Saturday, November 9, 1996
Hosted by an Icelandic delegation in the tent outside the Coral Ridges AMC theatre (officially known as the Blockbuster Suite), the party for Fridrik Thor Fridriksson's "Cold Fever" earlier this evening included free expert five-minute shoulder rubs by Yellow Strawberry Hair Salons, a party favor which might well catch on. Out of respect for the film, no doubt, the weather gods dropped the temperature down to 59 degrees.
Returning to Fort Lauderdale for the first time since the premiere of Jarmusch's "Down by Law" (which was also the first film shown at the very first Fort Lauderdale Film Festival), this screening was an emotional moment for independent producer Jim Stark, who shares the script credit with the director and for whom "Cold Fever" represents a rite of passage.
According to Stark, in his lively opening remarks, he fell in love with Iceland in 1989 when he took "Mystery Train," which he also produced, to the Reykjavik Film Festival. A country of only 250,000 inhabitants, albeit with the highest average per capita income and the highest literacy rate, Iceland has nevertheless been producing features since 1979. Fridriksson, one of 12 active directors, was approached by Stark, who had seen his previous feature "White Whales," to develop and direct "Cold Fever."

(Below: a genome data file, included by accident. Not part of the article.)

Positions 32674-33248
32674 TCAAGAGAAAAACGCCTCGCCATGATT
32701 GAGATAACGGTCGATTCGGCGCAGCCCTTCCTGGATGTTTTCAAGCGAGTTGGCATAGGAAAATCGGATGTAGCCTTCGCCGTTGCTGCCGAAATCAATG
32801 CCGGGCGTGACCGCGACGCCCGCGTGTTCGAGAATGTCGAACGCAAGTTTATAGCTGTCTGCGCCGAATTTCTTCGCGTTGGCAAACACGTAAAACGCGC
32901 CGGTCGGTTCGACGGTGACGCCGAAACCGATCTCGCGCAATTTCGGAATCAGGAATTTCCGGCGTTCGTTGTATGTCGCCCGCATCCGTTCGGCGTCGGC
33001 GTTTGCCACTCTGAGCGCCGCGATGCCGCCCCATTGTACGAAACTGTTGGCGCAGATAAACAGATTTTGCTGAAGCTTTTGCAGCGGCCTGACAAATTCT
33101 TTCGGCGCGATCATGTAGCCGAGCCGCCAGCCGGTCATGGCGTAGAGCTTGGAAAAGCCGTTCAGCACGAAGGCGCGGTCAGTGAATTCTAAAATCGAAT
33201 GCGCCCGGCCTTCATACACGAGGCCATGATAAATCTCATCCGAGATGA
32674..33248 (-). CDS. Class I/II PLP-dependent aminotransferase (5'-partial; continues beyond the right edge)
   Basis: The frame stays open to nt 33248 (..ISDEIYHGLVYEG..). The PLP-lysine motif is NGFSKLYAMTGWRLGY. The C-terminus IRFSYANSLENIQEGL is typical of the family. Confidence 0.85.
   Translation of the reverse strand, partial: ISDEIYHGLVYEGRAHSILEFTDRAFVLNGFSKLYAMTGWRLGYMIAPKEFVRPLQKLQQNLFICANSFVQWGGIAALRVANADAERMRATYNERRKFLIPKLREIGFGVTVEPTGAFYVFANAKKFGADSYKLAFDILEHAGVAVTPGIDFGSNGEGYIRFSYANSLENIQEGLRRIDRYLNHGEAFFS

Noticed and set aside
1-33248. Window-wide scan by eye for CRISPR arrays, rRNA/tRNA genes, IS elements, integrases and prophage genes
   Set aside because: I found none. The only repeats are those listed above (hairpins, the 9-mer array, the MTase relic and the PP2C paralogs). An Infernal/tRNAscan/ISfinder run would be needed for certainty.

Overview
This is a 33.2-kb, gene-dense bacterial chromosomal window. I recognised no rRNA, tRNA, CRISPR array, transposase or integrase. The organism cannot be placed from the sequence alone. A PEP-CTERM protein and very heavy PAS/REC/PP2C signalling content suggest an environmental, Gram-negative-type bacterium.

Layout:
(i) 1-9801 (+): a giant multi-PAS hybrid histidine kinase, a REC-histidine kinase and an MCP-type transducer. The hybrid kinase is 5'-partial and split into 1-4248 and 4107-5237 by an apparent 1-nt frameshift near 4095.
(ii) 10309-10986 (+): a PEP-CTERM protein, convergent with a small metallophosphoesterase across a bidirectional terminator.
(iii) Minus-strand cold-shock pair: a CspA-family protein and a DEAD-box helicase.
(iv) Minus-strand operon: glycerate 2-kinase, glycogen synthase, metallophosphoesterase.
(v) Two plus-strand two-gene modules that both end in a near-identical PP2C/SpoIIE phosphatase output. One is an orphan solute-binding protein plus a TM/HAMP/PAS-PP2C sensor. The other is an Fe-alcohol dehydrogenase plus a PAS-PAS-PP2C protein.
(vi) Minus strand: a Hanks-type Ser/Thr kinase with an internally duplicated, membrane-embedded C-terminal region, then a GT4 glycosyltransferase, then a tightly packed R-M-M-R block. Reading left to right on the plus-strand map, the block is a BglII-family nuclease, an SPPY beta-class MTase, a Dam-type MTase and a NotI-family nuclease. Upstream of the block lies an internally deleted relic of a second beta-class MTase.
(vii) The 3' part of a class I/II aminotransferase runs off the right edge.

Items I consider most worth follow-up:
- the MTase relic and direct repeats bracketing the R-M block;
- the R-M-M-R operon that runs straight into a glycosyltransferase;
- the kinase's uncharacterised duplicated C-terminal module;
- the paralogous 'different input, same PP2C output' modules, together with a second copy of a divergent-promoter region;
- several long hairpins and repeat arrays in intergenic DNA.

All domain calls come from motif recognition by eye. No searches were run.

Actor Mastoshi Nagase, "Mystery Train"'s Japanese tourist in Memphis, here plays Atsushi, a lowball dispassionate Tokyo executive with a mission. Armed with a good map, he sets out across Iceland to find an icy river that was the site of his parents' death, and to conduct memorial rites for them there.
Starting out in light-hearted comedic vein, the visitor soon run into trouble and falls victim to chance roadside encounters and weather-related incidents, which provoked plenty of easy laughter among this sun-sated Florida audience. Among the more eccentric island characters featured is ia woman who "collects" funerals. A funny, quarrelsome American couple (cameo roles for Fisher Stevens and Lili Taylor) talk via glove puppets when all else fails. When these rip-off artists matter-of-factly rob of Atsushi's car, organ music dominates the soundtrack (as opposed to cutting-edge rap-fusion), things get serious, and Atsushi is obliged to trudge through the snow on foot to seek help.
In spite of these numerous picaresque incidents, a simple story premise and suitably light plotting undoubtedly make the chief character in "Cold Fever" the eerily forbidding Icelandic landscape itself - as craggy, snow-covered, blizzard-swept and desolate as they come. Fridriksson's measured pacing and skilful direction leave the viewer plenty of time to be there and feel the cold. He wisely lets the landscape carry most of the film's emotional load. By keeping mostly to the traveller's eye-level point of view, the camera captures the sullen lunar weirdness of the terrain without making a big grandiose spectacle out of it, wich suits the traveller's mission just fine and makes the ending surprisingly touching.
"A journey can take you to a place that is not on any map" is this film's great last line.
Back to Fort Lauderdale Film Festival Diaries
Suggestions? Comments? Fill out our Feedback Form.